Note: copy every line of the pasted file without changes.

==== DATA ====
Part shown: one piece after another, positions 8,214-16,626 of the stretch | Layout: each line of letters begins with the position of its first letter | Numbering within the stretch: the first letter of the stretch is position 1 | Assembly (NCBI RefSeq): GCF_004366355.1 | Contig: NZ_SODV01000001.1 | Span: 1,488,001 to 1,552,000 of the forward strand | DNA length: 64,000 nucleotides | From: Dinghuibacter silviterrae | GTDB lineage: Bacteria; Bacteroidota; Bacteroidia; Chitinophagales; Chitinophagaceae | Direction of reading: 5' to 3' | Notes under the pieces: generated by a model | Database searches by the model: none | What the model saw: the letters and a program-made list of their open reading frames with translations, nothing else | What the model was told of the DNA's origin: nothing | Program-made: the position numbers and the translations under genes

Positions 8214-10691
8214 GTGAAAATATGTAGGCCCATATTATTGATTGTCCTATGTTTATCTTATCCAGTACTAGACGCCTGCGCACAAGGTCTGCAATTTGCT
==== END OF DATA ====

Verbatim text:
Part shown: one piece after another, positions 8,214-16,626 of the stretch | Layout: each line of letters begins with the position of its first letter | Numbering within the stretch: the first letter of the stretch is position 1 | Assembly (NCBI RefSeq): GCF_004366355.1 | Contig: NZ_SODV01000001.1 | Span: 1,488,001 to 1,552,000 of the forward strand | DNA length: 64,000 nucleotides | From: Dinghuibacter silviterrae | GTDB lineage: Bacteria; Bacteroidota; Bacteroidia; Chitinophagales; Chitinophagaceae | Direction of reading: 5' to 3' | Notes under the pieces: generated by a model | Database searches by the model: none | What the model saw: the letters and a program-made list of their open reading frames with translations, nothing else | What the model was told of the DNA's origin: nothing | Program-made: the position numbers and the translations under genes

Positions 8214-10691
8214 GTGAAAATATGTAGGCCCATATTATTGATTGTCCTATGTTTATCTTATCCAGTACTAGACGCCTGCGCACAAGGTCTGCAATTTGCT